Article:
The latest horror is the study published in The Lancet concluding that over 600,000 Iraqis have been killed since the war. Reading about it left me with mixed feelings. On the one hand, it sounded like a reasonable figure. It wasn’t at all surprising. On the other hand, I so wanted it to be wrong. But … who to believe? Who to believe …? American politicians … or highly reputable scientists using a reliable scientific survey technique?
The responses were typical war supporters said the number was nonsense because, of course, who would want to admit that an action they so heartily supported led to the deaths of 600,000 people (even if they were just crazy Iraqis )? Admitting a number like that would be the equivalent of admitting they had endorsed, say, a tsunami, or an earthquake with a magnitude of 9 on the Richter scale, or the occupation of a developing country by a ruthless superpower oh wait that one actually happened. Is the number really that preposterous? Thousands of Iraqis are dying every month that is undeniable. And yes, they are dying as a direct result of the war and occupation (very few of them are actually dying of bliss, as war-supporters and Puppets would have you believe).
For American politicians and military personnel, playing dumb and talking about numbers of bodies in morgues and official statistics, etc, seems to be the latest tactic. But as any Iraqi knows, not every death is being reported. As for getting reliable numbers from the Ministry of Health or any other official Iraqi institution, that’s about as probable as getting a coherent, grammatically correct sentence from George Bush especially after the Ministry was banned from giving out correct mortality numbers. So far, the only Iraqis I know pretending this number is outrageous are either out-of-touch Iraqis abroad who supported the war, or Iraqis inside of the country who are directly benefiting from the occupation ($) and likely living in the Green Zone.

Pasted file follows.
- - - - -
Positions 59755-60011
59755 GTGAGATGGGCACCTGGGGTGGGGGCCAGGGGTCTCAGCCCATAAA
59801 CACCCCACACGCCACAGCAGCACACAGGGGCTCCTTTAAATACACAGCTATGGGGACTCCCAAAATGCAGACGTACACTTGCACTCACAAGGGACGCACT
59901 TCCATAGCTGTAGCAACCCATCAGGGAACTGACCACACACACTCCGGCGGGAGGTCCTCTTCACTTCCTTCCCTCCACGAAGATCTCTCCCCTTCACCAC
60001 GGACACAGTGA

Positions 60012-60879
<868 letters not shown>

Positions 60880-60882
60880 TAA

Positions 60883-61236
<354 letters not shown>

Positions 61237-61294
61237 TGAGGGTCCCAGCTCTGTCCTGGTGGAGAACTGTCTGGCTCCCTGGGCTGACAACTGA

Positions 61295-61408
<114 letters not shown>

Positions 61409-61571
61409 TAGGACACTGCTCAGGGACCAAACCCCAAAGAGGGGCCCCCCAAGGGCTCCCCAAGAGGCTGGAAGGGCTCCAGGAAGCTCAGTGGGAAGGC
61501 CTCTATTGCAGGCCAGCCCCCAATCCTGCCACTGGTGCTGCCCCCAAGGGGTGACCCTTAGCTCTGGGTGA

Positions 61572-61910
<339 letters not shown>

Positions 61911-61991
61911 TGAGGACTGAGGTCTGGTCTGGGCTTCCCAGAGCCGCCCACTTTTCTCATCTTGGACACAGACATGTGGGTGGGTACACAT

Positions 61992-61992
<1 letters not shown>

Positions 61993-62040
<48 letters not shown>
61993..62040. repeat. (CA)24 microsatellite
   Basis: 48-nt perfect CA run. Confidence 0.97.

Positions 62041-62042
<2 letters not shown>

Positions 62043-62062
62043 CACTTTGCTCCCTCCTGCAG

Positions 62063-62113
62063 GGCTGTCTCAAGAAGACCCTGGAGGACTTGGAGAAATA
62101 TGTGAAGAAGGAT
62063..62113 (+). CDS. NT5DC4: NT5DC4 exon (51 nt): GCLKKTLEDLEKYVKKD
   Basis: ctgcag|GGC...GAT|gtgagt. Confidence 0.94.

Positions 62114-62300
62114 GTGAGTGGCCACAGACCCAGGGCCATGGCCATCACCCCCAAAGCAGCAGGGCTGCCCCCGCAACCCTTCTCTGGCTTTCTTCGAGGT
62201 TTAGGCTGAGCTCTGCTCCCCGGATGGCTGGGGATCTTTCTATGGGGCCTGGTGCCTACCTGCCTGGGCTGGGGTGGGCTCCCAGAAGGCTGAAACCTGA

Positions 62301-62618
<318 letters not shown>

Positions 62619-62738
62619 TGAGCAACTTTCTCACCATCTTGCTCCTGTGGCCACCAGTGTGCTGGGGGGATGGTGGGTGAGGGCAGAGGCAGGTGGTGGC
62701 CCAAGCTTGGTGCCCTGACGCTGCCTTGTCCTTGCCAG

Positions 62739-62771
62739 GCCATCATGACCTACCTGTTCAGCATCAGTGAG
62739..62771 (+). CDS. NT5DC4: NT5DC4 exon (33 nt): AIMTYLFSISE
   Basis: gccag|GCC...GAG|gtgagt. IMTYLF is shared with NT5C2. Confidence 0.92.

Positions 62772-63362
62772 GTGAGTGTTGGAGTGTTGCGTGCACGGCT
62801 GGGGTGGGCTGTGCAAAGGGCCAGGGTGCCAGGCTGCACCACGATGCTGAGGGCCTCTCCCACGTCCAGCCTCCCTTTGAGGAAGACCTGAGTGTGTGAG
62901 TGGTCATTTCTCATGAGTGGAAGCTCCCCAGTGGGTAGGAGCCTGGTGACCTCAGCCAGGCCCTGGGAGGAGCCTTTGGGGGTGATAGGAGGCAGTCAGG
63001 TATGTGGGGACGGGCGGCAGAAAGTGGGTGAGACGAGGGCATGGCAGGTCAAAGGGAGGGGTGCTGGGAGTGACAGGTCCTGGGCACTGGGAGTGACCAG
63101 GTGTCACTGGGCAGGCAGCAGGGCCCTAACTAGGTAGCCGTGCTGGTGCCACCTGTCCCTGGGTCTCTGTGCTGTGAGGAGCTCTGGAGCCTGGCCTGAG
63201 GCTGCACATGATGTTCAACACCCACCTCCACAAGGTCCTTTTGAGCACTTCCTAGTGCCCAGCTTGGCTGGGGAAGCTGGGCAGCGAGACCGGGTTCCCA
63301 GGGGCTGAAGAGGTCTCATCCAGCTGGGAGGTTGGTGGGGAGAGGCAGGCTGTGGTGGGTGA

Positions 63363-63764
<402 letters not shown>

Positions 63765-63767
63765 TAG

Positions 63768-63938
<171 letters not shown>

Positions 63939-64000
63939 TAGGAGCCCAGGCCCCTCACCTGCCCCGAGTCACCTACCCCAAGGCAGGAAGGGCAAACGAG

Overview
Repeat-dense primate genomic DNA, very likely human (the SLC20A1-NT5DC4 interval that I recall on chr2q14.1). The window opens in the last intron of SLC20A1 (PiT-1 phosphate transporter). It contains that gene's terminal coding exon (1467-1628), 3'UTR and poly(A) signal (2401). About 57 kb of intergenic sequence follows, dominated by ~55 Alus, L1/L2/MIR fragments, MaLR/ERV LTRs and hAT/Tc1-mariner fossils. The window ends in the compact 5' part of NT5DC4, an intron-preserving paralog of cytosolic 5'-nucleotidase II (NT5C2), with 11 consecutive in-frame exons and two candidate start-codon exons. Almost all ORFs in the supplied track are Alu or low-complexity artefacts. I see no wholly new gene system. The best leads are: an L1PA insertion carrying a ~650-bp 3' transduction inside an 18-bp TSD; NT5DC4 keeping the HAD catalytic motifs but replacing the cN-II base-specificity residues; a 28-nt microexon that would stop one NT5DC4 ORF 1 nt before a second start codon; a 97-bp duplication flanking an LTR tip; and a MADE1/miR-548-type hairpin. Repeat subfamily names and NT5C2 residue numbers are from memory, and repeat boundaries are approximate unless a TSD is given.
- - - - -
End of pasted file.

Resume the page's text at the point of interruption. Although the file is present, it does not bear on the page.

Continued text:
The Western media is currently filled with articles describing the Bush Administration in turmoil because of the bloodbath in Iraq, but there is little about life in Iraq itself. Independent journalist Dahr Jamail is providing one of the finest sources of eyewitness accounts. Take his report of October 9 for the Inter Press Service news agency (IPS):
The little known city of Baquba is emerging as one of the hotbeds of resistance in Iraq, with clashes breaking out every day. The violence in this city 50km northeast of Baghdad is also now spreading elsewhere around Diyala province.
‘The new waves of terror are now forming a variety that we predicted long ago,’ a political leader in the city told IPS. ‘The Iraqi people have complained to everyone, but naturall
y no one will do anything about it. We know who is in charge and who is responsible and eventually who is to be damned. It is the government of the United States of America.’
Why do the media elite expect to receive accurate assessments when listening to Howard, Bush or Blair? If the last three years has taught us anything, it is that our leaders and officials cannot be trusted to report truthfully on Iraq.